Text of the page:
First up, it is worth noting that this list of Inventive Principles carries zero duplication across the four different boxes looked up. This is to say the least unusual. When these situations have occurred in the past, the strategy for moving forward has involved idea-storming through the Principles two times, once for the â€˜tangibleâ€™ side of the problem and once for the â€˜intangibleâ€™ side. A partial list of the raw ideas generated is reproduced here in Table 2, mainly to illustrate the mechanics of the process again:
On the tangible side of the story, some of the most immediately deployable solutions are ones that we see increasingly being deployed across the more successful parts of the virtual world, and particularly the Silicon Valley-based companies. One of the most successful of all the veracity-driving solutions are the self-organising user-feedback (Principle 23 and 25) mechanisms in place at enterprises like ebay. Every ebay user gets a feedback rating that tells other buyers and sellers how trustworthy they have been during previous transactions. What this inherently creates is a situation in which everyone has a strong incentive to behave as they would expect others to behave with them. It is in effect a self-organising empathy engine: if someone has a low rating, other people tend not to want to trade with them, and vice-versa. If others see that I have a 100% rating, they are more likely to want to trade with me.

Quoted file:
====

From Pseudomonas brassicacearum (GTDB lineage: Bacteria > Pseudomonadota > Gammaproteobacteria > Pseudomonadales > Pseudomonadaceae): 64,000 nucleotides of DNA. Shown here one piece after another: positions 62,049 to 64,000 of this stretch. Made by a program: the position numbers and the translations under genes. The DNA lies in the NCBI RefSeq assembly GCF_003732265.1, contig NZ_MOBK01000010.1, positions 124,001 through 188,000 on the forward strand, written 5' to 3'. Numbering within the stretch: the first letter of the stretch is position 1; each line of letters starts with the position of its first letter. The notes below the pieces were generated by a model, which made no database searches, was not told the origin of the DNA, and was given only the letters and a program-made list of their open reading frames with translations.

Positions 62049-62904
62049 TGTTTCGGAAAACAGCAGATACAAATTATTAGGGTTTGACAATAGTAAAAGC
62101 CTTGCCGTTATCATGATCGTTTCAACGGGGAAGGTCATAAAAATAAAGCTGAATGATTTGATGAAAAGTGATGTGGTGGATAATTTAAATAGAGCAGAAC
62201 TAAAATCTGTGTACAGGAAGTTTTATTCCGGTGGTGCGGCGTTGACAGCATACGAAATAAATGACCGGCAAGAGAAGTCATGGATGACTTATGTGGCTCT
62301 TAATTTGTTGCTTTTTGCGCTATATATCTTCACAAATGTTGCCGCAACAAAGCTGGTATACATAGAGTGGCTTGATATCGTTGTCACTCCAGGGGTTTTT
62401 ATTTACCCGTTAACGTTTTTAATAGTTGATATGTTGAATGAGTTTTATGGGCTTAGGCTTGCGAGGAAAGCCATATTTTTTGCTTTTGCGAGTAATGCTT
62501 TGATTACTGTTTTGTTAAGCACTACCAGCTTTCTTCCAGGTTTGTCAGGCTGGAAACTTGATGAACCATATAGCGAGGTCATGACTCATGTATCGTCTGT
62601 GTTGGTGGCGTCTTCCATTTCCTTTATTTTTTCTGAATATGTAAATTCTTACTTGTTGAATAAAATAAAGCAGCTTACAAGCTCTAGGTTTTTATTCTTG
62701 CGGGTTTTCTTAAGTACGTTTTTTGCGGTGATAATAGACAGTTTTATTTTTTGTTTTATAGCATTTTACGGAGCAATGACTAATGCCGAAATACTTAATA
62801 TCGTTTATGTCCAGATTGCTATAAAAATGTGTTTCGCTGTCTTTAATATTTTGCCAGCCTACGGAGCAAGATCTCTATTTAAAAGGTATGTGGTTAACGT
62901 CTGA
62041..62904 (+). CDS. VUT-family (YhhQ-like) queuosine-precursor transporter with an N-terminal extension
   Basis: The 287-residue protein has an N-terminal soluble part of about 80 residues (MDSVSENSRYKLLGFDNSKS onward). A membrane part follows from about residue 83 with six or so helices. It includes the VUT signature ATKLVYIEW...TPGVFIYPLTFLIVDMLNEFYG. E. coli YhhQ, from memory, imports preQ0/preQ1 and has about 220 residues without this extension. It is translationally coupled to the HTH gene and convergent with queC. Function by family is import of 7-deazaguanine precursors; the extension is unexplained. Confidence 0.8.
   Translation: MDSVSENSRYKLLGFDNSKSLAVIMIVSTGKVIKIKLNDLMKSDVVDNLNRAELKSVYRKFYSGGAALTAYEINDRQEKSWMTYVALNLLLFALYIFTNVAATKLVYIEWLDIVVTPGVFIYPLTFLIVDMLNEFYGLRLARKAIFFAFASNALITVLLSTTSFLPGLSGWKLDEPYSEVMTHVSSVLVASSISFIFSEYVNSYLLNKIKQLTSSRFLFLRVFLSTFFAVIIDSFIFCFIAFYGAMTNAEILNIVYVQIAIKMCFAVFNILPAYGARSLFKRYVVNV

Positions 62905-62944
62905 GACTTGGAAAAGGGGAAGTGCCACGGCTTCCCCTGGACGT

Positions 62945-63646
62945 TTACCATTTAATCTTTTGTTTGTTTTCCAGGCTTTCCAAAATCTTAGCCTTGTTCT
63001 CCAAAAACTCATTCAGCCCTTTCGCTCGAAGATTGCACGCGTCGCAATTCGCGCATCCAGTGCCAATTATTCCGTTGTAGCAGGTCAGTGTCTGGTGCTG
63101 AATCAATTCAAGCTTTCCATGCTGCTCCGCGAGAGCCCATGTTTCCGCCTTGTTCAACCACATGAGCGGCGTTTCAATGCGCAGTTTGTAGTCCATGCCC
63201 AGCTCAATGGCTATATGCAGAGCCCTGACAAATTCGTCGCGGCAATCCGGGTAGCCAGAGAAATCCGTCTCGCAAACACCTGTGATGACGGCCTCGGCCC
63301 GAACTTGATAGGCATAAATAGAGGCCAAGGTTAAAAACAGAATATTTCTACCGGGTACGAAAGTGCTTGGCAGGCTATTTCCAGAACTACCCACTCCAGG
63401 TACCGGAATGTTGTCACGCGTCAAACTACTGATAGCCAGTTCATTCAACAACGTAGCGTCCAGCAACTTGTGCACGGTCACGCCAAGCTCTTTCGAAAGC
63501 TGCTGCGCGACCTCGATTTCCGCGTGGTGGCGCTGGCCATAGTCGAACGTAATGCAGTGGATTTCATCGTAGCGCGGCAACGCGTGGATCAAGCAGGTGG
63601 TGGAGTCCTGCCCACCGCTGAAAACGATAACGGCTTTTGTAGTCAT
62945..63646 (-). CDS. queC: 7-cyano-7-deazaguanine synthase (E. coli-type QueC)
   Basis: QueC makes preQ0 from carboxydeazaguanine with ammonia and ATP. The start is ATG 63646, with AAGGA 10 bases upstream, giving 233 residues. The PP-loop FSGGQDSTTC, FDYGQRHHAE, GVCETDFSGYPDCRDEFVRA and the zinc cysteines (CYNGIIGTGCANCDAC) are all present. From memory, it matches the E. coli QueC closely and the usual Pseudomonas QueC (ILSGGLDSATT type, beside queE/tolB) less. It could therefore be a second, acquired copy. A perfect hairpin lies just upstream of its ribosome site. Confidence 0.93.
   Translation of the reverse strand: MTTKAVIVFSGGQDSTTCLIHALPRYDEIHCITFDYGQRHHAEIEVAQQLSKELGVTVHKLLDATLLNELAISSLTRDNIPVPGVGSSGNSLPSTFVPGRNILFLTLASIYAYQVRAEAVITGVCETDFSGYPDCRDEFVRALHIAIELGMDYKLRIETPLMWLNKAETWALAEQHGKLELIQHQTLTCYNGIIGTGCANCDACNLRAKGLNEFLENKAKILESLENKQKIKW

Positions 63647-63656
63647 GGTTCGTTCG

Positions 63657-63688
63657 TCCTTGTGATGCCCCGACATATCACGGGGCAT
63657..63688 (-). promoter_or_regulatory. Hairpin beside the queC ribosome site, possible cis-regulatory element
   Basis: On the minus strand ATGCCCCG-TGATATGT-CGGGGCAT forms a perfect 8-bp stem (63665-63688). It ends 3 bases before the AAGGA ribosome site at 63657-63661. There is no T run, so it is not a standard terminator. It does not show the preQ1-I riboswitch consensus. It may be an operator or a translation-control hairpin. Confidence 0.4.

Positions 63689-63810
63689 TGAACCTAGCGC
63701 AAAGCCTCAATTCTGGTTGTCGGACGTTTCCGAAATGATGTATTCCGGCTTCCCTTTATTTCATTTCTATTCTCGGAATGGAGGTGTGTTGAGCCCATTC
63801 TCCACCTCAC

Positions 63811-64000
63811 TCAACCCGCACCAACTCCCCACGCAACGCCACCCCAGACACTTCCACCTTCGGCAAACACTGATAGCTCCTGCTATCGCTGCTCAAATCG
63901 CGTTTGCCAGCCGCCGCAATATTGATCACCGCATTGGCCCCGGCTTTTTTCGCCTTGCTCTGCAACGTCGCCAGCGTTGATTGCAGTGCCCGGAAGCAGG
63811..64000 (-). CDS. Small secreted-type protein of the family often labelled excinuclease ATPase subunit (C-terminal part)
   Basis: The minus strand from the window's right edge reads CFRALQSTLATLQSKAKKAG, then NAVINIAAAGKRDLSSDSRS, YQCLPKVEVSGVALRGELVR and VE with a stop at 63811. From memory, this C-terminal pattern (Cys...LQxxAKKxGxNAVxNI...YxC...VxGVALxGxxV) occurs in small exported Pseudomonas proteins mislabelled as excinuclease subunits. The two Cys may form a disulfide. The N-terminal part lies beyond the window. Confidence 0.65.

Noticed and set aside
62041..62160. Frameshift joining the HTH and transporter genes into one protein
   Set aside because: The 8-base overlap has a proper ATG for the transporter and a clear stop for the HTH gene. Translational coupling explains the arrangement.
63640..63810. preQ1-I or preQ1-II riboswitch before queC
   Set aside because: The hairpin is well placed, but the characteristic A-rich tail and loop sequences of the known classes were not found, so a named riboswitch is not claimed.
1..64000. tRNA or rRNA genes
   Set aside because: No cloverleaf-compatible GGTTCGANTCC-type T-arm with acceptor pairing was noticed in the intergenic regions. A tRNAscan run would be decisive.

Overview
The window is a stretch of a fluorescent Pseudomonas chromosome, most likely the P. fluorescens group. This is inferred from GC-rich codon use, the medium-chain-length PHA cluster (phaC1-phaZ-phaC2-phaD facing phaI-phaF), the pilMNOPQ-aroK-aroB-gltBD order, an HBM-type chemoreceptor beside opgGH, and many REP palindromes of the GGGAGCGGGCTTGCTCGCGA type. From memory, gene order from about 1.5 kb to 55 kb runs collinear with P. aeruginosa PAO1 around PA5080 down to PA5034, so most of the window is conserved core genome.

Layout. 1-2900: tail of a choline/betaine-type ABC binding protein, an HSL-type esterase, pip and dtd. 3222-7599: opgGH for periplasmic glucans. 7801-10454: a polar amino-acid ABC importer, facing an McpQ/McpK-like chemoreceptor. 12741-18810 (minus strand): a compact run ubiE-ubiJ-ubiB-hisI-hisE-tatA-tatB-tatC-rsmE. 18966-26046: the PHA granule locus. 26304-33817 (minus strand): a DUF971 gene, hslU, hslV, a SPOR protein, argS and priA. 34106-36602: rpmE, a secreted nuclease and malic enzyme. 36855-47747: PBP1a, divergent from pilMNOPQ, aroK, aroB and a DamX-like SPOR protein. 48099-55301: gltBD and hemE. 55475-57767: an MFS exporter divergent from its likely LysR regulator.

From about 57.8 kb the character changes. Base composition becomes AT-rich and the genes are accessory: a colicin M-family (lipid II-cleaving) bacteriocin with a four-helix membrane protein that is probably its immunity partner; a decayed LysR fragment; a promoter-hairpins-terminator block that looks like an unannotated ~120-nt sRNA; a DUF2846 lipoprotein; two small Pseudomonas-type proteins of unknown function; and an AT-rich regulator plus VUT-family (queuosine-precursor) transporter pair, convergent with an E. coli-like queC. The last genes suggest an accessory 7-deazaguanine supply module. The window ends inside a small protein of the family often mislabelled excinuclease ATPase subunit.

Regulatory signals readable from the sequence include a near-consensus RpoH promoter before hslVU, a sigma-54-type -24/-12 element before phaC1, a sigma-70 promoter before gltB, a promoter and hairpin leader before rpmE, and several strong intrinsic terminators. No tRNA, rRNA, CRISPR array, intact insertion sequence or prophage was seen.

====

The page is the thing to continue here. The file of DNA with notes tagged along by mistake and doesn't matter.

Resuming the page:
Figure 3: ebayâ€™s Self-Correcting Feedback Mechanism Builds Trust Into The Whole System
If we put the crucial emotional aspects of the story on one side for a few moments, we might extend this basic idea to incorporate how and what people choose to communicate on Social Media and elsewhere in the public domain, where we might consider combining together all (Principle 40)of the different user-rating feedback scores that we accumulate as we transact with the rest of the world. If a person chooses to publish an untruth this should negatively affect their â€˜ratingâ€™. Even more so if they do it deliberately. If someone else challenges the untruth this should improve their own rating. If someone re-transmits an untruth, it should downgrade their rating. Again, even more so if they do it knowingly. Knowing that others know that youâ€™re a purveyor of untruths causes a rapid self-correcting feedback mechanism to spread across society. People are now much more likely to think before they click. This in itself can be seen as a good thing, given that one of the Figure 1 issues is the lack of any significant damping in modern communication systems, with â€˜newsâ€™ spreading around the globe in literally seconds. Slowing things down in order to check something is true doesnâ€™t sound like such a bad thing, given where we are at the moment in our Fake-News-driven world.